The Friday after Thanksgiving we drove up the California coast from San Diego, destination Santa Barbara. We planned to see the exhibition Guatemala from 33,000 km: Contemporary Art, 1960-Present. I had checked the SB Museum of Contemporary Art website to confirm the museum was closed Thanksgiving Day; however, in my enthusiasm, I may have missed it was closed the Friday after, as well.

The photo above shows us standing outside the locked doors.

But the day was not lost. Santa Barbara is a gorgeous city and the kids loved shopping in the Black Friday mix. We also toured the Santa Barbara County Courthouse, a National Historic Landmark, and surely one of the most beautiful public buildings in the U.S. Meanwhile, we continued up the coast as planned, through Solvang and to Cambria. Today, we toured Hearst Castle.

Thankful. ~

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This happened

Sunday, November 5th, 2017

This happened that hasn’t happened in a while. A cashier at a café looked from me to Mateo and back again and asked: “Where’d you buy him? Macy’s or Nordstrom?”

Sometimes I’m not up for the teaching moment and this was one of those times. Mateo was out of school because of his concussion. A big hot chocolate with whipped cream was going to be his treat for being so brave during the EEG. The best laid plans.

During nights that I’m organized, I write in my journal about what occurred that day, and find I often write about comments made to my kids, or things they heard, that they tell me–about adoption, about being from Central America, about our family and their birth families, about building a wall. These things have become my obsessions because whatever affects my children affects me.

November is National Adoption Awareness Month and, speaking for myself, this is my awareness: there is not one facet of my life that is not affected by adoption. Adoption permeates my thoughts, my behavior, my subconscious.

Adoption awareness cannot be contained in a month. Adoption awareness is forever.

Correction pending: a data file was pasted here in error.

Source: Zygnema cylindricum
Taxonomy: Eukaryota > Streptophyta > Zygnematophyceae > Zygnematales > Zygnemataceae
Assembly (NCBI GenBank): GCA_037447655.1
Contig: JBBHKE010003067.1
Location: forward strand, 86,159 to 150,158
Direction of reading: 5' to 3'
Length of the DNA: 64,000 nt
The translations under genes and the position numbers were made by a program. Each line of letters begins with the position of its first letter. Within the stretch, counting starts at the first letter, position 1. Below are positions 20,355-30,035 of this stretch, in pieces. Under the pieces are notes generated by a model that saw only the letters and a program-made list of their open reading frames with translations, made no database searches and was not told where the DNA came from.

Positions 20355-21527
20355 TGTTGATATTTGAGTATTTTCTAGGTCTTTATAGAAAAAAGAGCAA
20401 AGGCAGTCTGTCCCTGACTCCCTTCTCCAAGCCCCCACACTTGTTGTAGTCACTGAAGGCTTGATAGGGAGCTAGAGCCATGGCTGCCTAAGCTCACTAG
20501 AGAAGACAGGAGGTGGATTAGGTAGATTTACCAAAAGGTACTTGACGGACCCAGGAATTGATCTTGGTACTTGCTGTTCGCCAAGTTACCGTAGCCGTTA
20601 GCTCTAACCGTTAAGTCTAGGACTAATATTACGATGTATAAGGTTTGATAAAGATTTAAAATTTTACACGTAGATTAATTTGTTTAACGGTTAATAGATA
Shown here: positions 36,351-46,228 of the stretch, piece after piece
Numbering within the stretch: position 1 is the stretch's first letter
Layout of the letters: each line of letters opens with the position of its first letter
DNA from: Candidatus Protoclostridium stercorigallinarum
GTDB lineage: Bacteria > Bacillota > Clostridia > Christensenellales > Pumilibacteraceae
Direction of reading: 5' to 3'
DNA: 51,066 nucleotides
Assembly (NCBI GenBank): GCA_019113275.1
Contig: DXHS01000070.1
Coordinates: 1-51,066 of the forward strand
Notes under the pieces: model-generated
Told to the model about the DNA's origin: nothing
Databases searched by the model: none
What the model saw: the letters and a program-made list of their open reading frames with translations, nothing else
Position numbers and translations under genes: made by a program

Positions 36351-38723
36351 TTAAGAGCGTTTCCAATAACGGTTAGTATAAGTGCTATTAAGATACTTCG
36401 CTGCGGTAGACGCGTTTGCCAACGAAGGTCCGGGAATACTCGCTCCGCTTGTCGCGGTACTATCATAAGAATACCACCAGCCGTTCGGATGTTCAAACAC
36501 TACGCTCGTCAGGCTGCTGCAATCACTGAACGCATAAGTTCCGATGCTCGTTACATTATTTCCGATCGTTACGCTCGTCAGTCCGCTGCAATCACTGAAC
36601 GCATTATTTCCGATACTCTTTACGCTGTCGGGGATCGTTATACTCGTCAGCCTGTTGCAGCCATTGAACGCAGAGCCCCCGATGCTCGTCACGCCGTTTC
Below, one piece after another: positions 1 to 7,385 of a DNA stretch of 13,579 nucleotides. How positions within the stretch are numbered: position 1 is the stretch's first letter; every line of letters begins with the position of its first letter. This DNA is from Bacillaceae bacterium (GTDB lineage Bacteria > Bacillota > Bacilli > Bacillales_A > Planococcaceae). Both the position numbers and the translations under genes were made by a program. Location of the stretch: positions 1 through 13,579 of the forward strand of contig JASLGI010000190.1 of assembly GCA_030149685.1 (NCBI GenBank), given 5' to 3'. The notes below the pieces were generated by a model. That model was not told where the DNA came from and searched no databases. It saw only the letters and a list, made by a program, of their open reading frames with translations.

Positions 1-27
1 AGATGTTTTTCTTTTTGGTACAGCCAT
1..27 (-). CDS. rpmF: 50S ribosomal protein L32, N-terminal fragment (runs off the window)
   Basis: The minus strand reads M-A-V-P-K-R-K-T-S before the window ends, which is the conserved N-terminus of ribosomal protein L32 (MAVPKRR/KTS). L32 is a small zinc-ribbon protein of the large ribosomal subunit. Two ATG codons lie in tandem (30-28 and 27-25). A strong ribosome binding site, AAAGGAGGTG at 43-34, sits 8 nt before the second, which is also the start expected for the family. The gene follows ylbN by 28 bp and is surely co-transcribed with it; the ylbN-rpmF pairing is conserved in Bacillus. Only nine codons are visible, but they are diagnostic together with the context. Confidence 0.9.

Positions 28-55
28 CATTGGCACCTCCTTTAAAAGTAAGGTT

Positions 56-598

BTW, Mateo is fine, recovering nicely. xoxox

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Trip to Comalapa and fireworks on the calle

Sunday, August 6th, 2017

We made our annual pilgrimage to the Comalapa studio of painter Oscar Peren, visited the ruins at Iximche, and ate hand-made tortillas at Chichoy. One night in Antigua, we heard fireworks that sounded as close as our front door and when we ran outside, discovered they were. We’re home in California now, but Guatemala still feels close.

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Ruth Sheehan of the Guatemala 900

Sunday, August 6th, 2017

Over the years, I’ve posted many times about the waiting families of the Guatemala900, whose cases were stalled when adoptions between the US and Guatemala stopped in December 2007. Ruth Sheehan’s son, “Paco,” was two months old when she filed her first adoption document in 2007. Paco is now ten, and his adoption still isn’t final. I rarely share fundraising pleas–there are so many worthy causes!–but this one feels close to my heart. I’m sure any amount will help.

Even if you can’t donate, please read Ruth’s story to understand her struggle and dedication. If you’re a person who prays, please pray for continued strength for Ruth and her son. If you’re a person who sends positive thoughts, please send those, too.

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Quinceanera

Friday, June 2nd, 2017